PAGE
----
Young Lawyer Spotlight of Andrew Walden

Andrew Walden is an associate attorney in Womble Bond Dickinson’s Charleston office, where he works in the Business Litigation practice group and focuses primarily on construction litigation and other business disputes. Andrew previously worked in small firm with a general civil practice and more recently for a regional insurance defense firm defending workers’ compensation claims. Andrew has served on the board of directors for MUSC’s Storm Eye Institute and on the leadership team for the American Heart Association’s Heart Ball. Andrew and his wife Rachel have a two-year-old son and one-year-old daughter. By any measure, his plate was full.   But Andrew has found time to serve his country as well. Last summer, Andrew embarked on a journey to join the U.S. Army’s JAG Corps. This required application and acceptance into a crowded and competitive field, and then completion of six weeks of basic training where he obtained necessary military skills and conditioning at Fort Benning, Geor

Back to Basics

We’re privileged to be able to do what we do day in and day out even if it may not seem that way at the time. Our clients ask us, as conductors, to take various facts and legal principles and harmonize them in a way that best serves their interests. It’s hard. It’s stressful. In some circumstances, it may even be impossible. Yet when we’re on the stage, it’s easy to forget that we’ve got back-up – the various “Rules of” many of us thought (or hoped) we left behind in school. These little beauties form the foundation on which we do our work. They’re part of our “physics,” the principles that underlie almost everything we do. While we grow our practice, skills, and styles, though, it’s easy to become enmeshed in the “complicated,” the “unique,” or the “novel” issues that we want to take to our appellate courts or hope will change analysis on some delicate or heretofore unknown legal issue forever. The boring stuff can take care of itself, right? Say you’ve filed a Summons and Comp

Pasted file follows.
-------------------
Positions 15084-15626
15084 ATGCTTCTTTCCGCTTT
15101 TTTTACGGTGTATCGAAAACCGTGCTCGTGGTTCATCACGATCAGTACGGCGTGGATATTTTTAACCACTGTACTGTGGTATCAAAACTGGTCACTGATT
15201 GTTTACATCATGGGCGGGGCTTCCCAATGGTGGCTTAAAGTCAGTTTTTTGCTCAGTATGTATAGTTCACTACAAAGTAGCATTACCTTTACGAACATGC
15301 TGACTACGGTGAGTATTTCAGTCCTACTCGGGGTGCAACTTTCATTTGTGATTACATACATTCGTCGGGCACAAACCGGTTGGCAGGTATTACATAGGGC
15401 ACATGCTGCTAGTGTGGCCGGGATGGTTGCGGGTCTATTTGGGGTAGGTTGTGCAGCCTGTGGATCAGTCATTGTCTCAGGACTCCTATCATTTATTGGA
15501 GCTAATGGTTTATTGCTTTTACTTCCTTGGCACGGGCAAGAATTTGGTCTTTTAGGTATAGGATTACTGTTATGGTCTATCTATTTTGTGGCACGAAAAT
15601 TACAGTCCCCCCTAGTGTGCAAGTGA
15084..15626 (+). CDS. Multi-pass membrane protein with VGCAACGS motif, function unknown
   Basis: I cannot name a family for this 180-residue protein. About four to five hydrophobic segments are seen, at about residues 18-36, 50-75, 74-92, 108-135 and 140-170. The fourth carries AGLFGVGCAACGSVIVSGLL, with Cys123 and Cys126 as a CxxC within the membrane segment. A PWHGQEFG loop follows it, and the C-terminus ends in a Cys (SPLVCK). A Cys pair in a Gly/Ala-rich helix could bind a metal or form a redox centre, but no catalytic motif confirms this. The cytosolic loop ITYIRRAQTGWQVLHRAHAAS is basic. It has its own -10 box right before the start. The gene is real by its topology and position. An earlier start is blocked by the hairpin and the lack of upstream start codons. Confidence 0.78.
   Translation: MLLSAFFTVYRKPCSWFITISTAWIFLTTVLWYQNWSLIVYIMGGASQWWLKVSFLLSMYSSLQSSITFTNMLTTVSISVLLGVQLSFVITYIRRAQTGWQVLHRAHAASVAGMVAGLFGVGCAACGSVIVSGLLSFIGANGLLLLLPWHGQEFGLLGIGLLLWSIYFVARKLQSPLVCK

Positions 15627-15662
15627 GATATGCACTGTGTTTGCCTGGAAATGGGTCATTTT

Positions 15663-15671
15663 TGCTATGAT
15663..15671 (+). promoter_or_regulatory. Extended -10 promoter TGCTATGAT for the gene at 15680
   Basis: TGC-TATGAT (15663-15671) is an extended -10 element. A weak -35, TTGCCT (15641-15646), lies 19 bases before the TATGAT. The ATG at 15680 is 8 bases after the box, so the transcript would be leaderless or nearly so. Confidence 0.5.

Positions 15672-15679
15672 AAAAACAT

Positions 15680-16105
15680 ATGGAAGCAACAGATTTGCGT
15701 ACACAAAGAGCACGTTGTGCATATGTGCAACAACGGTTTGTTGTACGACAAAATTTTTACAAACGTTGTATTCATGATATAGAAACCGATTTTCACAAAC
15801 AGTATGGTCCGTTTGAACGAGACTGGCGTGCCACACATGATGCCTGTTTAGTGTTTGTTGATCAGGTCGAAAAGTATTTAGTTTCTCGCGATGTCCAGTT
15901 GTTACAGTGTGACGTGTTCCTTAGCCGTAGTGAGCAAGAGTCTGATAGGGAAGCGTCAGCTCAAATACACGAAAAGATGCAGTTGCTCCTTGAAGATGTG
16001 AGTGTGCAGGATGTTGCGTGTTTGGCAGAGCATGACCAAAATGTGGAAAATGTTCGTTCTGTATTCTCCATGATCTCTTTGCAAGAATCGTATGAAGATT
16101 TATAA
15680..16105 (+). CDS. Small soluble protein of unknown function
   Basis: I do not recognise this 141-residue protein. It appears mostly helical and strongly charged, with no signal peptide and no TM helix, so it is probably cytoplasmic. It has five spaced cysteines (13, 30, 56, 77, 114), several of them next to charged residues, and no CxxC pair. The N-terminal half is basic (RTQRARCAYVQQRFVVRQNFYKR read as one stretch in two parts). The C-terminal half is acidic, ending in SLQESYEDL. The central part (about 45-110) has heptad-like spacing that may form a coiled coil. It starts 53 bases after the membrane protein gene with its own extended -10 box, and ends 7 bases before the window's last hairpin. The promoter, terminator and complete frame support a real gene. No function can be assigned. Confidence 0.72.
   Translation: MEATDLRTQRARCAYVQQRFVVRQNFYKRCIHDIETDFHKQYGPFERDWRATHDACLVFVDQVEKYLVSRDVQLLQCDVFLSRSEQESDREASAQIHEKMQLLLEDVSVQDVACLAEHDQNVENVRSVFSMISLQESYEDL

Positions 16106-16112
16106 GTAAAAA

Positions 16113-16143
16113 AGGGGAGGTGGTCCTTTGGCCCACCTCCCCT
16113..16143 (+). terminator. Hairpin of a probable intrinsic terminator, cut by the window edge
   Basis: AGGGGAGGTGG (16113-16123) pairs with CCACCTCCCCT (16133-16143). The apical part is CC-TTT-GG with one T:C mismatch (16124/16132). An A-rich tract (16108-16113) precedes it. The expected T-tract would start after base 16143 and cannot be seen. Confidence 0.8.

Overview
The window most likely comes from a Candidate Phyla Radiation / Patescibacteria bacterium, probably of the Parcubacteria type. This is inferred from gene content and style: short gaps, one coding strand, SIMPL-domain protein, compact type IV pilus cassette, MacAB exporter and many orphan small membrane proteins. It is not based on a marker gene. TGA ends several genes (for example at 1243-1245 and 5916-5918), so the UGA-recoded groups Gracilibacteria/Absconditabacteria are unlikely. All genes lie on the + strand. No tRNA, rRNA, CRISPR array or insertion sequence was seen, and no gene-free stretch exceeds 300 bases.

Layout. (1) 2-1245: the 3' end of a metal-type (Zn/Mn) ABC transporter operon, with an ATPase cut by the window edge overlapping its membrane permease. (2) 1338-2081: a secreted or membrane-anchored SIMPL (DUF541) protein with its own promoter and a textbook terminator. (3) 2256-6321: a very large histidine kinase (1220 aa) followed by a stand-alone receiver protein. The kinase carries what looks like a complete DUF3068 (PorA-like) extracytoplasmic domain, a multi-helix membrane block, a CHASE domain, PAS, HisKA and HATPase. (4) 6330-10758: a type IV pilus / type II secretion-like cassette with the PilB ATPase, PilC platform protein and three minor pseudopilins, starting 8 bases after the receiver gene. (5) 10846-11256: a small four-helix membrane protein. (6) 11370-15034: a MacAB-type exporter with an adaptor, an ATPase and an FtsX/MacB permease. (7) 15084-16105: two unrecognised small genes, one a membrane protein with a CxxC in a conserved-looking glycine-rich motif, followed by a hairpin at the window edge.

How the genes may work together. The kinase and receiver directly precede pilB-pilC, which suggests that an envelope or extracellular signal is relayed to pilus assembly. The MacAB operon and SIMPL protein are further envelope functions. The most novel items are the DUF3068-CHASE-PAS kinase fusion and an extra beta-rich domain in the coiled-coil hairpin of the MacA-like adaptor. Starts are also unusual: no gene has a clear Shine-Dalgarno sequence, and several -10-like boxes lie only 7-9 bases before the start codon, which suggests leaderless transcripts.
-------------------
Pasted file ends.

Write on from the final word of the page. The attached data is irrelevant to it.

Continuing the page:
Yes, Reporting Person, You Must Issue a 1099 to All Sellers

By Mikail Clark              In the purchase of property in consumer and commercial transactions involving multiple transferors (e.g., tenants in common, joint tenants, or tenants by the entirety), many issues arise regarding the tax implications of such transactions.  One issue that commonly arises is whether the reporting person must issue a Form 1099-S (Proceeds from Real Estate Transactions) to  each  transferor in accordance with his ownership interest or whether he can simply issue a Form 1099-S to  one  of the transferors. While many reporting persons prefer to issue one Form 1099-S for ease in accounting, the law requires otherwise.                           Generally speaking, in the case of multiple transferors of real estate, the “reporting person” (i.e., the person responsible for closing such as an attorney, title company, the mortgage lender, the seller’s broker, the buyer’s broker, the person acquiring the biggest interest in the property, or the person so desig